Cringeworthy CEO candidates Microsoft missed

In Satya Nadella, Microsoft played it sensible. Here are the Ballmer successors we tech wags wanted to make our Redmond-flogging jobs a little easier

Cringeworthy CEO candidates Microsoft missed
Credit: Kyle Flood via Wikimedia
Cringeworthy CEO candidates Microsoft missed

Discussion, speculation, uncaring frivolity -- it's all fair game when it comes to assessing Microsoft's choice of Satya Nadella to replace Steve Ballmer as CEO. How might Nadella right the Windows wrongs? What kind of voodoo will Redmond haters perform to hex the new head honcho? What should be the street name of the new ruler of the evil empire?

But the real question on everyone's lips: Who would have Cringely hired? After all, years of being head public Microsoft scourge has given me unique insights into how Microsoft should be run for our best whipping-post amusement. Here's the short list of who should have been chosen, organized in descending order of "Cringely viability."

9. Stephen The Flop Elop
Credit: Reuters
9. Stephen "The Flop" Elop

Stephen Elop's nickname stems from the mess he would have made of Microsoft as CEO. Elop left Microsoft once to head up Nokia because he couldn't handle the corporate pressure or the Seattle climate, both practically nonexistent at Nokia because everyone knows Finland has great weather and, at the time, Nokia had nowhere to go but up. Before that, he helped run Boston Market into bankruptcy as its questionably technology-savvy CIO. He has just the right amount of unreasoning Apple/Google-phobia to have rerouted Microsoft's primary resources at Surface and Windows Phone so that the company could have finally chucked its enterprise baggage and concentrated on the real moneymakers.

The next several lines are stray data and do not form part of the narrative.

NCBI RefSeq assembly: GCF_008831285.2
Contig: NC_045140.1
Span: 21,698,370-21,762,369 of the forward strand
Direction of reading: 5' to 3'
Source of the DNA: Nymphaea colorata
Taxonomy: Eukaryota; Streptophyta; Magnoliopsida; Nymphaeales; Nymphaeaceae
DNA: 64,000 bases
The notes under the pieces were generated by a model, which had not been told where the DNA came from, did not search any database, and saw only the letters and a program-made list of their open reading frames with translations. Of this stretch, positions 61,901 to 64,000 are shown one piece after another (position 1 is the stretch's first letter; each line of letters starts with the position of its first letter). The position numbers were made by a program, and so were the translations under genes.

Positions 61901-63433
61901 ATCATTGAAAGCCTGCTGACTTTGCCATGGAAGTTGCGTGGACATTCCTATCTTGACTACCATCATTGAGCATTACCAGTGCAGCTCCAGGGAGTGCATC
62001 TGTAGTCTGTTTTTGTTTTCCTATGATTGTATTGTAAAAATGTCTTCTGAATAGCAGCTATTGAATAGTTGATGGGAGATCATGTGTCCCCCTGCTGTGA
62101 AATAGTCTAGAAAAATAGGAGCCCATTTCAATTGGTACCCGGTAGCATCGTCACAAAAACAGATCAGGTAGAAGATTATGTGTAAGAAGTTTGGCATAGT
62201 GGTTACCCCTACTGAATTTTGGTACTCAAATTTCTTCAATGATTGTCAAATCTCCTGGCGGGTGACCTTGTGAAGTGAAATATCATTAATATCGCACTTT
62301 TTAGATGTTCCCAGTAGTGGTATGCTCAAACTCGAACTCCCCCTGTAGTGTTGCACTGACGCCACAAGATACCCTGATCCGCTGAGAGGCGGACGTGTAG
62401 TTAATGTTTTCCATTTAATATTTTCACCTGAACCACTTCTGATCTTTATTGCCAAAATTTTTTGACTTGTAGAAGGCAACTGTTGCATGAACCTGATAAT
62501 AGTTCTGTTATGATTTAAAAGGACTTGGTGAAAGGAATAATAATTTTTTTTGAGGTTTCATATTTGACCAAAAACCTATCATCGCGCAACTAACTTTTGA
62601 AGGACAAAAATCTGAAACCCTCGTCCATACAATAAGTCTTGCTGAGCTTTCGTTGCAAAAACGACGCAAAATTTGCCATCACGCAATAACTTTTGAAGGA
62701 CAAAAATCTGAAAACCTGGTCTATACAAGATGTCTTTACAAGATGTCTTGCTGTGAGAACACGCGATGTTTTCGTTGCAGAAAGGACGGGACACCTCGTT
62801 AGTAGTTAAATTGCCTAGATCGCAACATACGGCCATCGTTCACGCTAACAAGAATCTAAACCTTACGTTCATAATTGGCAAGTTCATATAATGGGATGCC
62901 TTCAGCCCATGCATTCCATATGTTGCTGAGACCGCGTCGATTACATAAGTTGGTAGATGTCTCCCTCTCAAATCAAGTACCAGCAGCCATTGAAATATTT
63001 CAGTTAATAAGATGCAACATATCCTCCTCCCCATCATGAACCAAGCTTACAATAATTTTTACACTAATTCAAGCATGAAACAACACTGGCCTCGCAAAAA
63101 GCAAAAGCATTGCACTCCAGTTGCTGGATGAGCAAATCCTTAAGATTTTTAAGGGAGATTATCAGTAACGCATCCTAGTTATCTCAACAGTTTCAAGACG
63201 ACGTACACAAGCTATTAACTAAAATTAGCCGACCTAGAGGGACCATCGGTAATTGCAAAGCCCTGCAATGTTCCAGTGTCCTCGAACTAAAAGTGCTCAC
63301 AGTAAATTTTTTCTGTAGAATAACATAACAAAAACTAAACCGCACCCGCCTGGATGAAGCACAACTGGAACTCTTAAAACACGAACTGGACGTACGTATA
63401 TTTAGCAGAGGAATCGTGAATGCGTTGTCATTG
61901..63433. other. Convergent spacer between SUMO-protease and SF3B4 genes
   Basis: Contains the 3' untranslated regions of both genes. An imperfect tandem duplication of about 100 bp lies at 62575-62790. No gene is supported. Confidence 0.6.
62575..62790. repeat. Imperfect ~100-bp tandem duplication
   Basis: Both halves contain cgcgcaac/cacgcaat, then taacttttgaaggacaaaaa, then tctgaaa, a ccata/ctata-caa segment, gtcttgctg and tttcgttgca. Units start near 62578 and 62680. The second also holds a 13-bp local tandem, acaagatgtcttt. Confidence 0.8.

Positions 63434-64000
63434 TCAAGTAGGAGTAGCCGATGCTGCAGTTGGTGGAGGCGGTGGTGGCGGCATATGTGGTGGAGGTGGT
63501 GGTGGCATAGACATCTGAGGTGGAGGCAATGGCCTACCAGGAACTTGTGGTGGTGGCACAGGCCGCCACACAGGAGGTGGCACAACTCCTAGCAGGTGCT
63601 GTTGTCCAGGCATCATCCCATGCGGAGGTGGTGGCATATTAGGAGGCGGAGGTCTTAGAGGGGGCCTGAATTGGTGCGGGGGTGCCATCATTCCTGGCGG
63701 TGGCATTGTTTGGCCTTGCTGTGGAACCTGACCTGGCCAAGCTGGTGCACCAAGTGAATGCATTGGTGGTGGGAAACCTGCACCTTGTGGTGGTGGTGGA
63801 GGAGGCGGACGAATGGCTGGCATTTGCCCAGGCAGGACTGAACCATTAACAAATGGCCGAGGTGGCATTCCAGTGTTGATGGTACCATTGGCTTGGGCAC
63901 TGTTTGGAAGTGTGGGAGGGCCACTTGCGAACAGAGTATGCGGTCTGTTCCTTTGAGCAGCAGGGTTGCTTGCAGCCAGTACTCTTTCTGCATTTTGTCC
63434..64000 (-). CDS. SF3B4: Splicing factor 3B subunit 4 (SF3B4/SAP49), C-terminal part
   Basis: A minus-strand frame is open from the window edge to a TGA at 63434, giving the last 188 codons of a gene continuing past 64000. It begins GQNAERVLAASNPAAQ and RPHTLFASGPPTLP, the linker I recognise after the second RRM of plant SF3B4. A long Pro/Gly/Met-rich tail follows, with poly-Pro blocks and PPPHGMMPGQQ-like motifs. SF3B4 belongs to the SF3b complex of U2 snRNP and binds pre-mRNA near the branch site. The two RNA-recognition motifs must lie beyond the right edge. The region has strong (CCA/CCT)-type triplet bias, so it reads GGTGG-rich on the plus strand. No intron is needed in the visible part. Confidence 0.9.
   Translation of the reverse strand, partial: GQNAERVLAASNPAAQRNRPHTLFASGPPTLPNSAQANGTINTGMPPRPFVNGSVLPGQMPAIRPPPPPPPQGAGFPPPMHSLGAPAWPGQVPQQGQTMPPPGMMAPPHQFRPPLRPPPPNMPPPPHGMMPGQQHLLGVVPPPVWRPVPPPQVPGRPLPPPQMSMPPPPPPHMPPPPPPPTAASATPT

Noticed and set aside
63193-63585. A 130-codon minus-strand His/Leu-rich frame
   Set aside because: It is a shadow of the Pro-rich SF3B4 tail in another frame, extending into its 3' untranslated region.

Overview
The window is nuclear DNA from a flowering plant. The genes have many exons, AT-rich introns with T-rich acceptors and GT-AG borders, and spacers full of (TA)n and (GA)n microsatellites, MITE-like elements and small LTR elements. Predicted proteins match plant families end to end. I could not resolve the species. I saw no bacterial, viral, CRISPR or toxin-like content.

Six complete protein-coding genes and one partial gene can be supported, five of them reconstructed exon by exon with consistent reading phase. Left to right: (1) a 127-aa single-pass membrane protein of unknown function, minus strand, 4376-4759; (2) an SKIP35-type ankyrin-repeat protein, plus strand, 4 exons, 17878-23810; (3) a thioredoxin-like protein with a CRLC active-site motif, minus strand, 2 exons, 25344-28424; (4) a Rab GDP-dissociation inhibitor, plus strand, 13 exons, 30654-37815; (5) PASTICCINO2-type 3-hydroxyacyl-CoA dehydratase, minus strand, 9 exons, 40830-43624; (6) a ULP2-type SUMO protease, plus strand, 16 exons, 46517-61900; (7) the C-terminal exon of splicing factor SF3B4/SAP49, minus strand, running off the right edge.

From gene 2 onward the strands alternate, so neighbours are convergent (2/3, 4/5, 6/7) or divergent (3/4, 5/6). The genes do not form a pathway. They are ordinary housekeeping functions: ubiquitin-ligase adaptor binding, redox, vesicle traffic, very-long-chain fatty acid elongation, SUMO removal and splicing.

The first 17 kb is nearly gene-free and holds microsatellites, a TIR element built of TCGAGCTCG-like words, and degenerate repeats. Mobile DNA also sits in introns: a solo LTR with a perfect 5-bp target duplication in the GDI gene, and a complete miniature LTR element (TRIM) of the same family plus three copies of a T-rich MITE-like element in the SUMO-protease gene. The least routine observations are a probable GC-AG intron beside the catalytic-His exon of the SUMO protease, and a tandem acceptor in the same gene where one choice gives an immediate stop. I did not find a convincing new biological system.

8. Tony I Wish I Was Gates Bates
Credit: Reuters / Susana Bates
8. Tony "I Wish I Was Gates" Bates

This college dropout has attempted to mirror Bill Gates's climb to filthy riches with limited success. He oversaw Skype's transition from an important independent communication channel to a tertiary Microsoft property that will be absorbed by Lync, at the cost of Skype jobs -- great experience for a future Microsoft CEO since the company started a regular cadence of layoffs, er, "reductions in force" whenever senior executives need to prove a stock increase and net their bonuses.

7. Alan Jaws Mullaly
Credit: Reuters / Toru Hanai
7. Alan "Jaws" Mullaly

So named for the big white teeth he shows with his oft-displayed politician's grin, Alan Mullaly is credited with bringing Ford back from the brink, though he couldn't save Detroit. He would have been perfect for Microsoft CEO (and Microsoft CEO critics) because he knows very little about technology, which would have perpetuated the underlying confusion and incompetence we've come to associate with the job. He supposedly helped Ballmer map out last year's teamwork-oriented reorganization of Microsoft, which, according to my sources, didn't work at all. That probably had him as a close finalist to Nadella.

6. Paul Blitz Maritz
Credit: Reuters / Stephen Lam
6. Paul "Blitz" Maritz